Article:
Chicopee Village has long been the home of Chicopee United Methodist Church. Over the years, it’s held steady but has a dwindling congregation now, desperate for new attendees. Its average attendance is about 25.
That’s why the church is playing host to Craig Gleason, a musician from Johns Creek, in hopes of drawing more people to its services. The outdoor tent service is set for 11 a.m. Sept. 23.
Outdoor Tent Service
Where: Chicopee United Methodist Church, 3 First St., Gainesville
When: 11 a.m. Sunday, Sept. 23
“Our membership is really down, so we need to promote ourselves,” said Jean Kuehn, music minister at the church. “A lot of our congregation is elderly and ... we don’t have children coming regularly, so that kind of eliminates the younger families.”
Gleason played at Chicopee United Methodist last year for the same event. He said he enjoyed it so much, he jumped on the opportunity when the church called again. Being in Gainesville takes him back to the days of when he drove through town with his rock ‘n’ roll band, playing at Brenau University and nearby clubs.
He started when he was 17 at Underground Atlanta, a shopping and entertainment venue, and grew as an artist, eventually performing in front of thousands, he said. He prefers smaller venues now.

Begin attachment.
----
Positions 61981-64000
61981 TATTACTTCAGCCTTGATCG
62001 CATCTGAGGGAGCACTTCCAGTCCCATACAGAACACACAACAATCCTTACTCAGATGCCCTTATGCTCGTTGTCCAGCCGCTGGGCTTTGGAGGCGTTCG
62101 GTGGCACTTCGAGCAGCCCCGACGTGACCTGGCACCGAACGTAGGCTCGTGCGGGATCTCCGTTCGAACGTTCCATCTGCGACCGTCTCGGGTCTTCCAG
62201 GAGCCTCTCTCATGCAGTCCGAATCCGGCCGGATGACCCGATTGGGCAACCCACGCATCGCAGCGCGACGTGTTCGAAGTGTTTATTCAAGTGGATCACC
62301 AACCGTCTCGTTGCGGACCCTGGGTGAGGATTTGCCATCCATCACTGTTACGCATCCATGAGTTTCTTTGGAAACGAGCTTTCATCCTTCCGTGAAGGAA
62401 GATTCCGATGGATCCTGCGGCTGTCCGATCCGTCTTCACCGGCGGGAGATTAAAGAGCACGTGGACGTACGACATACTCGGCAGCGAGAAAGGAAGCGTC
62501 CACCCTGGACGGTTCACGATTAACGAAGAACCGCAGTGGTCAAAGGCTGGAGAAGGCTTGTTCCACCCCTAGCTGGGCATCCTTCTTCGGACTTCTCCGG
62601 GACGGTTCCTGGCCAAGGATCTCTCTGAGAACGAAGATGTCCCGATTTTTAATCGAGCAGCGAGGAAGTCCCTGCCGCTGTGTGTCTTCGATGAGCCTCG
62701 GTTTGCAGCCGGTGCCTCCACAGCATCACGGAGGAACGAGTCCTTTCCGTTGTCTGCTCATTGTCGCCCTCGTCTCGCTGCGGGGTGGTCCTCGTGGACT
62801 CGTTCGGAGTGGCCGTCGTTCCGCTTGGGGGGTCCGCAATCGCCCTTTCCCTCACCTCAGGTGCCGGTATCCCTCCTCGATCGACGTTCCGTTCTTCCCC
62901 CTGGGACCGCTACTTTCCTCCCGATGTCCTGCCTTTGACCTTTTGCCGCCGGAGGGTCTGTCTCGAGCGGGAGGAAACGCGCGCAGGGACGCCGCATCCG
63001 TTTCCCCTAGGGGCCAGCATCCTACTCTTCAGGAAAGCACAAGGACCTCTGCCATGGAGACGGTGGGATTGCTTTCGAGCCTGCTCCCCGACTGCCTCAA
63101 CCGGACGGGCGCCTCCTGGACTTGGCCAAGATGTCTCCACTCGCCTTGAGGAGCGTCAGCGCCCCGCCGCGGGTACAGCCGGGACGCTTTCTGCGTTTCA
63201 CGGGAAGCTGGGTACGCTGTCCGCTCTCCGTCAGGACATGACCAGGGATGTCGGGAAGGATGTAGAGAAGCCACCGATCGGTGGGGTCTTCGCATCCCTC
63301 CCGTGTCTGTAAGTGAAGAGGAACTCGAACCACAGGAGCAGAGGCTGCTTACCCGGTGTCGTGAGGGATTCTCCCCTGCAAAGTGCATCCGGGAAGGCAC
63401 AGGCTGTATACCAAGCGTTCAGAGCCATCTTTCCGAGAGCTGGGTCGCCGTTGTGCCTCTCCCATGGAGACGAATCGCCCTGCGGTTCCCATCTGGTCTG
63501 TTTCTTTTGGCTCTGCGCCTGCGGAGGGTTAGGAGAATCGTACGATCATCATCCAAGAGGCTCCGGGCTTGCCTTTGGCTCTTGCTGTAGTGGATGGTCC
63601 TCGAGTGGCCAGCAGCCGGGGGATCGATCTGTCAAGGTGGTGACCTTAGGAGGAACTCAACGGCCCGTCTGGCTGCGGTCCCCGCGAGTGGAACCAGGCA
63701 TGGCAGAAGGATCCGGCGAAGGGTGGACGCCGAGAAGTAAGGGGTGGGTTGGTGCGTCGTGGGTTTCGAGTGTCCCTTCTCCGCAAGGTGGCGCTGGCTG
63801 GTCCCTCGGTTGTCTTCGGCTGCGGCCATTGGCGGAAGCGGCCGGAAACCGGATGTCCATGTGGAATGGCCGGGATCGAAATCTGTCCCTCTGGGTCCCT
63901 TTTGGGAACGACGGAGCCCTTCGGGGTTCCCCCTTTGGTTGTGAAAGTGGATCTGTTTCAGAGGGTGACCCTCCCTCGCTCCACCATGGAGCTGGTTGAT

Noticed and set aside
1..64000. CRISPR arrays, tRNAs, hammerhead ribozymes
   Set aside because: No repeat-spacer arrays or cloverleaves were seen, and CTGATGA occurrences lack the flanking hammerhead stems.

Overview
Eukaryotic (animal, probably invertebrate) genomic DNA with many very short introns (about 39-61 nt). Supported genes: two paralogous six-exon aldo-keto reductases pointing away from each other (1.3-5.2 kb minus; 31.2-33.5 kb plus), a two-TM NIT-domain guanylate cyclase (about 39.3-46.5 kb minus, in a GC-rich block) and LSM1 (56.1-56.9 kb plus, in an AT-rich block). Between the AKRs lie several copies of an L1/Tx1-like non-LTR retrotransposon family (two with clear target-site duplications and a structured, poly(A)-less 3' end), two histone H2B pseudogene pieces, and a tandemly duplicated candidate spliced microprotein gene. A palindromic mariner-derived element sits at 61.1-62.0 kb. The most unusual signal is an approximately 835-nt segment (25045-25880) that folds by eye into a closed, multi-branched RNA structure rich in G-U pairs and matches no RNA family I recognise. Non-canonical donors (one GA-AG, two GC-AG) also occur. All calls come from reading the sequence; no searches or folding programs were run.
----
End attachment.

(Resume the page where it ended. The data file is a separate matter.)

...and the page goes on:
“A bunch of us guys living on the southside of Atlanta ... put a band together,” Gleason said. “We ended up going on the road. We thought we would be rock stars, so I toured for almost 10 years.”
He plays all sorts of events now: weddings, corporate events, charity events, private parties. He especially likes playing for churches, though. Gleason said he had been making bad choices when he was touring, so a friend took him to a Florida prison as a type of intervention to help him clean up his act.
That’s when he became a Christian and everything changed for him.
“I quit playing for a year and put everything away and I just went out,” Gleason said. “I was painting houses, cleaning toilets. All I wanted to know was scripture, I wanted to know the Bible. I just had a hunger that was insatiable.”
That experience led him to start his own prison ministry at the Hall County Correctional Institution. He visits inmates there and has built relationships over the years as he’s performed and shared stories of his life and faith.
Gleason said he will be doing the same during his performance at Chicopee United Methodist. The performance will be similar to last year’s with some different songs and new stories mixed in.
“Just because you go to a church doesn’t mean you’re talking to a bunch of believers,” Gleason said. “They’re filled a lot of times with people who are believers, but there’s also going to be a lot of people who are just going because that’s the right thing to do. Culturally, it’s the right thing to do.”
Gleason likes to sing classics like, “I’ll Fly Away,” “Nothing but the Blood” and “Amazing Grace,” but also provides the audience some variety by singing his original songs, some not as “spiritually deep.”
The small environment will help Gleason get his message across and encourage dialogue, which he enjoys, during his performance. But in the end, the members of the church are hoping it doesn’t stay a small environment for long.
“We’re just trying to reach out to the community,” Kuehn said. “We’re just trying to reach out to anyone, and especially the people in Chicopee Village.”